Have you ever worked on a problem and kept working on it and working on it until you knew you'd created a solution to the problem that was completely defensible and utterly wrong? Don't worry, it happens to a lot of smart people. You think and think and think and think and come up with the absolutely elegant, smart solution that involves creating the perfect piece of infrastructure. Then your neighbor points out that a piece of chewing gum and two pennies would have worked more quickly and less expensively.
Yes, overengineering is common among us smart people. (Ed note: Has anyone else noticed that we need an international emoticon for irony?) The smarter we are, the more likely it seems we are to overengineer. Until you get to the really smart people, who are typically the ones offering you the chewing gum and pennies. (The brilliant people look at the solution proposed by the smart people and figure out how to implement it only using the same chewing gum and pennies that the very smart people offered thereby solving both the simple and general cases with no incremental effort.)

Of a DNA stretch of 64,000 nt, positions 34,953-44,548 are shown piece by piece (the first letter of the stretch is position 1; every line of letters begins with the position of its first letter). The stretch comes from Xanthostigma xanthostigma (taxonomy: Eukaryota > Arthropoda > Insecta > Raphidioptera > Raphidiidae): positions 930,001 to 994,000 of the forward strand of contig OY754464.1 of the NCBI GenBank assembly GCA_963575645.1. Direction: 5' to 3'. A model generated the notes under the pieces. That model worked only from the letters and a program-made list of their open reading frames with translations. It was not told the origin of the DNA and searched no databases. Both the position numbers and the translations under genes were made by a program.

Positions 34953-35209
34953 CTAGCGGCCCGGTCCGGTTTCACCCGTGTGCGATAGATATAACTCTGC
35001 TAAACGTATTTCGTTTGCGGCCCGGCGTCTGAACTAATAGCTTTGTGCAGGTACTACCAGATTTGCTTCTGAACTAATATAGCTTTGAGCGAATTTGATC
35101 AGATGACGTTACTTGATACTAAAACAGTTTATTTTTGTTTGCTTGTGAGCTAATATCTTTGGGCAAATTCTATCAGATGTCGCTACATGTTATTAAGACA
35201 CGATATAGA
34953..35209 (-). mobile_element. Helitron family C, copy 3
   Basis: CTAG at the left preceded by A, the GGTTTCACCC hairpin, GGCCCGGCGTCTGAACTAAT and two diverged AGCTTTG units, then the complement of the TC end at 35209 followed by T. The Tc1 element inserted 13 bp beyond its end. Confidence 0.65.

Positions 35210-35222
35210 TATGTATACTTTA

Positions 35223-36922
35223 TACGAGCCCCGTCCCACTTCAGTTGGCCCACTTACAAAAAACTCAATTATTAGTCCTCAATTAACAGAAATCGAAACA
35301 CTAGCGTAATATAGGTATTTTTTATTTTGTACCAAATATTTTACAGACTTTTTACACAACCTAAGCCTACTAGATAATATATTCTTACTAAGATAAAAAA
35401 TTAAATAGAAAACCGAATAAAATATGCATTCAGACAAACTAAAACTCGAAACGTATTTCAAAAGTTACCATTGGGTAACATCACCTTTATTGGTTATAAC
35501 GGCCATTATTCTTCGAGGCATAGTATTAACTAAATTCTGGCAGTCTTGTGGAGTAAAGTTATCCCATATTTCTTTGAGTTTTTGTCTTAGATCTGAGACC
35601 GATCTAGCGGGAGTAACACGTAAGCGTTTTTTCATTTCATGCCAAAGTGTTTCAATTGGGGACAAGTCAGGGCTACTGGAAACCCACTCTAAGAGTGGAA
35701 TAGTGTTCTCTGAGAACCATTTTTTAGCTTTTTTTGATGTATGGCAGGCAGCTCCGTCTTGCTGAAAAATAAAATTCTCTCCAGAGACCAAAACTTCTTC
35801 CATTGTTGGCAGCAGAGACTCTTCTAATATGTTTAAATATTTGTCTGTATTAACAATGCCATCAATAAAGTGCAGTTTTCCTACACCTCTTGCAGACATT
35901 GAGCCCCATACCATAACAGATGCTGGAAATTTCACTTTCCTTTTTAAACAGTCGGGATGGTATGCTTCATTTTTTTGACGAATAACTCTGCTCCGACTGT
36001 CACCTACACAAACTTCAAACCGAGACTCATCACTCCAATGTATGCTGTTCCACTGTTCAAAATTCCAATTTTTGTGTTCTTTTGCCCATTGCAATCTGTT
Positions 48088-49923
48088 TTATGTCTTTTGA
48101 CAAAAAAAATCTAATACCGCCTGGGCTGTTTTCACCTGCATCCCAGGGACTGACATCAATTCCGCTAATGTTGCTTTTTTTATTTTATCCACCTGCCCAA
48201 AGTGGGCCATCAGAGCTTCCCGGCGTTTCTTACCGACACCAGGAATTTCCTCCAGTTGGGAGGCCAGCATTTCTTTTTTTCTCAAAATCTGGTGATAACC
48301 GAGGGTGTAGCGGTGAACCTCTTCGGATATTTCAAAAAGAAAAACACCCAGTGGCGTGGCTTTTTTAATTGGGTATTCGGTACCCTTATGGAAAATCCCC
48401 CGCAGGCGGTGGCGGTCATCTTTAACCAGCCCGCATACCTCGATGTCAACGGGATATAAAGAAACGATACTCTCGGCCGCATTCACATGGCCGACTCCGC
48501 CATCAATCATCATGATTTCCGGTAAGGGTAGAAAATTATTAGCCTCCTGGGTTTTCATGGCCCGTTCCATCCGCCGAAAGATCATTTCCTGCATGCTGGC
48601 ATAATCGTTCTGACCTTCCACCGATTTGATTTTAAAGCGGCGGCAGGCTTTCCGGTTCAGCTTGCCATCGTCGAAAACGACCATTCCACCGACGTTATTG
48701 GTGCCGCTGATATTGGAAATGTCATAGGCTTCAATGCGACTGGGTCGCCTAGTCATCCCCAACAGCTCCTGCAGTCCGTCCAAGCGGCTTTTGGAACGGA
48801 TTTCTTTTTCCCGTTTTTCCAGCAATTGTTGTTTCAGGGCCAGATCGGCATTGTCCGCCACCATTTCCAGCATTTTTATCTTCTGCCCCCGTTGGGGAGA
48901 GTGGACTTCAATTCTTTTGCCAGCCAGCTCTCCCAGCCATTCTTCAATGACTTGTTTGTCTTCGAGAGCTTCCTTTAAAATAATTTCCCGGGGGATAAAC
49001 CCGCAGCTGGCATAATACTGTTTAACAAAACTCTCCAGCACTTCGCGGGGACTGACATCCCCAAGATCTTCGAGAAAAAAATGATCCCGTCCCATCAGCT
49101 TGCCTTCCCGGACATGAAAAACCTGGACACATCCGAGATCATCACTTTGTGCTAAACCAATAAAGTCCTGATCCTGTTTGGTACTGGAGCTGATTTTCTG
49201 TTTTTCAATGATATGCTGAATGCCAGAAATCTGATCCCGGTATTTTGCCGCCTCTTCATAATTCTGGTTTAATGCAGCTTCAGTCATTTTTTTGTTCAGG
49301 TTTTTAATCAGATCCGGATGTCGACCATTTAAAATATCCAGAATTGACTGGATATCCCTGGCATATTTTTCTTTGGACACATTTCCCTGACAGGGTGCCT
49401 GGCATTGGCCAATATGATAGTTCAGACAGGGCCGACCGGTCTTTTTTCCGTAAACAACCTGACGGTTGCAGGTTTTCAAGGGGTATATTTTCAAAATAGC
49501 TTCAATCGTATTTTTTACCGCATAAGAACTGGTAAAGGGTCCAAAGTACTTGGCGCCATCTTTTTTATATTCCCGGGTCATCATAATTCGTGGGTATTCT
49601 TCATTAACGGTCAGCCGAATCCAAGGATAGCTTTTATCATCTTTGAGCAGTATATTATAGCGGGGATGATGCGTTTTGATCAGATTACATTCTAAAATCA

But I'm not just talking about overengineering. I'm talking about knowing that you're overengineering even as you're doing it. When that happens to me, I try to find a really smart person and I say, "I'm overengineering this."
Thursday I had the Moment of Recognition that I was overengineering. I was looking for a way to make Visual Studio work better with online community resources, like extracting source code from forum questions and things like that. I had a bundle of ideas just like that, ranging from one developer for a week to a team of fifty working for two years. Even I recognized the telltale signs of overengineering.
I booked 30 minutes with Scott Guthrie. In about 5 minutes he'd pointed out that it would make a lot more sense just to get everyone in our division to spend a couple of hours a week answering forum questions and marking the occasional article as very useful or the occasional question as a FAQ. Or hire someone to write some more samples and starter kits. Not precisely zero cost, but it has the benefit a) requiring no code to be written and b) getting the division out answering questions.
Sometimes when it's a nail, just hit it with a hammer.